Banking partnerships need to meet changing customer expectations 27 August 2020
The financial services industry is undergoing a major period of evolution. Not a major evolution in the types of products, per se. Banks continue to provide the same financial services they did 20 years ago: current accounts, debit cards, credit cards, and loans. While retail investing is a new phenomenon that has opened up financial markets to groups of people that were previously shut out, banking is still largely centered around the nuts and bolts of money management. The real evolution has taken in place in how these services are delivered. Digital services and methods of delivery are now firmly front and center. Banks exist entirely within apps on smartphones now. Customers rarely step foot in physical bank branches anymore. These trends were present pre-Covid-19 and are now being supercharged by this pandemic.
Along with that evolution in delivery, expectations about what a financial institution can and should deliver have also changed. Consumers are choosing banks with the expectation that they will receive more than mere money management tools. Along with the digital banking essentials, banks must align with the lifestyle of their customers. That is why we have witnessed rebrands and the creation of entirely new banks by legacy institutions: the need to be more relevant to the next generation of consumer that is socially conscious, hyper aware of its image, and spends entire days plugged in and logged on.
Thanks to a lifestyle-focused banking partnership, a new pair of Adidas shoes arrived in the mail today. My bank is N26. They partnered with Adidas to offer 25% off an order from their entire collection and I subsequently purchased some shoes. This is not a form of native advertising for Europe’s largest mobile bank. This personal anecdote simply serves to highlight the new types of partnerships that are increasingly becoming the norm. Banks are broadening their partnership horizons to introduce exclusive companies and experiences that they believe will set their offering apart from competitors.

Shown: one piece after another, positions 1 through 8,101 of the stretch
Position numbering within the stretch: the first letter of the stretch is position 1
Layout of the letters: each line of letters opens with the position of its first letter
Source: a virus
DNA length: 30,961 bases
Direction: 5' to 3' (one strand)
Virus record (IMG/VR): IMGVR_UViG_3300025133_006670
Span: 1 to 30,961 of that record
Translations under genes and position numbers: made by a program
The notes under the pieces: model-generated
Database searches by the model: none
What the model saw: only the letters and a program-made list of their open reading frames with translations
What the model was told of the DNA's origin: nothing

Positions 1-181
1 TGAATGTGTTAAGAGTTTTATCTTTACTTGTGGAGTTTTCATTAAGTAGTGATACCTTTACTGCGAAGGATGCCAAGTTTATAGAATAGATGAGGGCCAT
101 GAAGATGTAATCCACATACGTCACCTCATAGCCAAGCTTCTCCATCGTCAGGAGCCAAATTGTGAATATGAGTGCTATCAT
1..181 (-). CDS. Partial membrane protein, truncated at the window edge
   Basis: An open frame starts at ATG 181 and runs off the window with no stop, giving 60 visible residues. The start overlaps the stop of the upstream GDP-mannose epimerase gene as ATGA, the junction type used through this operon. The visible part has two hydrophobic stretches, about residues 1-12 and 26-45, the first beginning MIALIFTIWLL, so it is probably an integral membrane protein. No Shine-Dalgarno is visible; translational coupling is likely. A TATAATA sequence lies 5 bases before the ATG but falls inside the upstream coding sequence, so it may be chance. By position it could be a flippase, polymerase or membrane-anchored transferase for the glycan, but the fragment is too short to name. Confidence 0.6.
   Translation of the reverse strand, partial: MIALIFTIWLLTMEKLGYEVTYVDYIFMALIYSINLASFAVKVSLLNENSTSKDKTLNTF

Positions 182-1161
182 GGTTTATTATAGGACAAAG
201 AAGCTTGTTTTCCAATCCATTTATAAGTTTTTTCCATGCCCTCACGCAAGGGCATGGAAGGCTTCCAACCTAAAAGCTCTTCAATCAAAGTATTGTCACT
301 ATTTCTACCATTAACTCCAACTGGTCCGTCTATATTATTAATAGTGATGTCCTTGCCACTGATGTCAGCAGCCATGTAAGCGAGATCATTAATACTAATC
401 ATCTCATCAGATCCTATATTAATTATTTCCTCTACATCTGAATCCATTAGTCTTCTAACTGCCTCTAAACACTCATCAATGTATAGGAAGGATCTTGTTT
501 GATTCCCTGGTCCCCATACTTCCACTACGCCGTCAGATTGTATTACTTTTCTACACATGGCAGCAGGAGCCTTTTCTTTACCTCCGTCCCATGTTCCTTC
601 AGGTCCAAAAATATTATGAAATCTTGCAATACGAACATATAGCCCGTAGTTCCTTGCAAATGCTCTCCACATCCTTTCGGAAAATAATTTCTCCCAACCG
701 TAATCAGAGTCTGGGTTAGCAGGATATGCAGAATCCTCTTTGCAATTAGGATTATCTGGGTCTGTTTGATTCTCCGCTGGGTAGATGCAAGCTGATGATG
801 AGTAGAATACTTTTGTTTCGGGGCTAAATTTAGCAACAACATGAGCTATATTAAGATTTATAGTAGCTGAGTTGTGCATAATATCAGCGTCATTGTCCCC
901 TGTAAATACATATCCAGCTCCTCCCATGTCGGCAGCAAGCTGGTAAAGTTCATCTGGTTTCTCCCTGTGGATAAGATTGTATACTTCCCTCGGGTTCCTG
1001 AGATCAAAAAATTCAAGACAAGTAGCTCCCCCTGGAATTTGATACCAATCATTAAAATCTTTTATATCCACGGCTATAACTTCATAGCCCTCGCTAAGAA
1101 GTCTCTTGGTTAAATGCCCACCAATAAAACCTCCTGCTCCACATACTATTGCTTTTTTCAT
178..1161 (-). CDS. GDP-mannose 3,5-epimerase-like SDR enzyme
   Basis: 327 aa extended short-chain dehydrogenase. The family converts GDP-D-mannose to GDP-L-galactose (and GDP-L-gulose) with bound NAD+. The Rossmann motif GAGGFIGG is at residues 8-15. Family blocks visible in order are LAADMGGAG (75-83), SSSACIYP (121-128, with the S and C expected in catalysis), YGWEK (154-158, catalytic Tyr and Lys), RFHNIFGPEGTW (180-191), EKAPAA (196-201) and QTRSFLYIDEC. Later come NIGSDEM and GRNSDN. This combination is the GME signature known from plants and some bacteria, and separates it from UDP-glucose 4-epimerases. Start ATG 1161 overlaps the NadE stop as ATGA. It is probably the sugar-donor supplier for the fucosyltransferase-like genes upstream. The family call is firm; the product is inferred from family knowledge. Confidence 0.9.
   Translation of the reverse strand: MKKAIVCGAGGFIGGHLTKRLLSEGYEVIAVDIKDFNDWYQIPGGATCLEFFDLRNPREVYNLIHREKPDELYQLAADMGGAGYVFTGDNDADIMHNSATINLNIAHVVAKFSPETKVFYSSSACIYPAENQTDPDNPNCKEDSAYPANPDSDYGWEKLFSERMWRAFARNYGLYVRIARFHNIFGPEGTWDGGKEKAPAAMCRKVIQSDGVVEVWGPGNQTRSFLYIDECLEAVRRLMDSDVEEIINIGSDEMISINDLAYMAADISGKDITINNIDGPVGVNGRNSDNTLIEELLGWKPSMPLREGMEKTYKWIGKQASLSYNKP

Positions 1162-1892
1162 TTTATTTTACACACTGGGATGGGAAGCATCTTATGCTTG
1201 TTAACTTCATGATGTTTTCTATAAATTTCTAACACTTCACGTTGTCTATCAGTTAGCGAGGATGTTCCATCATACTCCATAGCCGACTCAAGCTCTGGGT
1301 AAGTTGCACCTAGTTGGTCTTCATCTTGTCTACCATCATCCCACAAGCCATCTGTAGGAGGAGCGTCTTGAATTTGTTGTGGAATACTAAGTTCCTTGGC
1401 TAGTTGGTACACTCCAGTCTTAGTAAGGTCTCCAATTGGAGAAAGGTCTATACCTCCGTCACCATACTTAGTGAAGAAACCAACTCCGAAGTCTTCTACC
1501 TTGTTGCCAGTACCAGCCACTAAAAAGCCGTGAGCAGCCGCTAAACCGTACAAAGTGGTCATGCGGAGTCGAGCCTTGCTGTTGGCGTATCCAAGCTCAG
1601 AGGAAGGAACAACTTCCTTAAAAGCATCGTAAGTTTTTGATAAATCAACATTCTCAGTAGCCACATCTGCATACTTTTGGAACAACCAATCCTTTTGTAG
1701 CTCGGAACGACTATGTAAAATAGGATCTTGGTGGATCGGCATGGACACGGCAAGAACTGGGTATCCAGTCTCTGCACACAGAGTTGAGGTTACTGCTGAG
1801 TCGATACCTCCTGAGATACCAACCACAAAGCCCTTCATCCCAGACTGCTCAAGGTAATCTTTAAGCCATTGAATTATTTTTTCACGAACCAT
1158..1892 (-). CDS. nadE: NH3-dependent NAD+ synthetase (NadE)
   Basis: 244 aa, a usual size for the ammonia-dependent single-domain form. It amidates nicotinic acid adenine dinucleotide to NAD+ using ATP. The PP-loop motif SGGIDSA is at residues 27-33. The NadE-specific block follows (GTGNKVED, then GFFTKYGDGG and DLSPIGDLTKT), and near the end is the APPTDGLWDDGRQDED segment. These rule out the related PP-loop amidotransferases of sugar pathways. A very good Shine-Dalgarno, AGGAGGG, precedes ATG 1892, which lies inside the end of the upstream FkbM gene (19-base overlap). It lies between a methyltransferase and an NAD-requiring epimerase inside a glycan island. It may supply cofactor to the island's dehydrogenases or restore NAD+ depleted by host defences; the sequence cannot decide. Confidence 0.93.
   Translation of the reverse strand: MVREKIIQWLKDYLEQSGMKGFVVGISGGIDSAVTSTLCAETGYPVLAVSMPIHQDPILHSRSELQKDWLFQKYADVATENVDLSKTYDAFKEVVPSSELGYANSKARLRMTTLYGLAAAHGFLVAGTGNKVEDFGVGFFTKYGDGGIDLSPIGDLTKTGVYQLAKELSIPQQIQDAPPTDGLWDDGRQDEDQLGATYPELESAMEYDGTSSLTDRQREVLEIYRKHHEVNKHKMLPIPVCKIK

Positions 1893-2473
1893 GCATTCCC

Other banks focus on social and ecological concerns, such as bunq, the digital bank from the Netherlands. Their priciest offering is actually their “SuperGreen” option, for €17 a month. When customers select this, they are paying extra in order to become CO2 free within two years, with a tree being planted for every €100 spent. Aspiration bank is an American fintech built entirely around the idea of building a better world through a number of eco-conscious initiatives.
Now, not everyone is going to find 25% off at adidas to be the most worthwhile perk. Customers have a wide array of interests. So, the challenge for banks and insurers is to form partnerships that a broad swath of their customers finds attractive and valuable. Maybe it is straight forward cash back. Maybe it is a music streaming subscription. This is where using data to understand customers comes into play. These banks and fintechs have reams of data on their customers. N26 knows that the bulk of its customers are in the 20-49 age bracket, so they would be more likely to buy a new pair of fashionable shoes than someone in the 65+ age range. They have demonstrated an understanding of their customers and what is relevant to their lifestyle.
The client-brand relationship has transformed from a one-way street into something more mutual. Customers are not simply buying a service or product from a company and expecting the relationship to end there. There is now an expectation of something more on the business end: a benefit, an offer, or a discount. While legacy institutions may remain stuck in old paradigms, brands that can deliver unique experiences and value will capture the next crop of customers eager for a break from the past.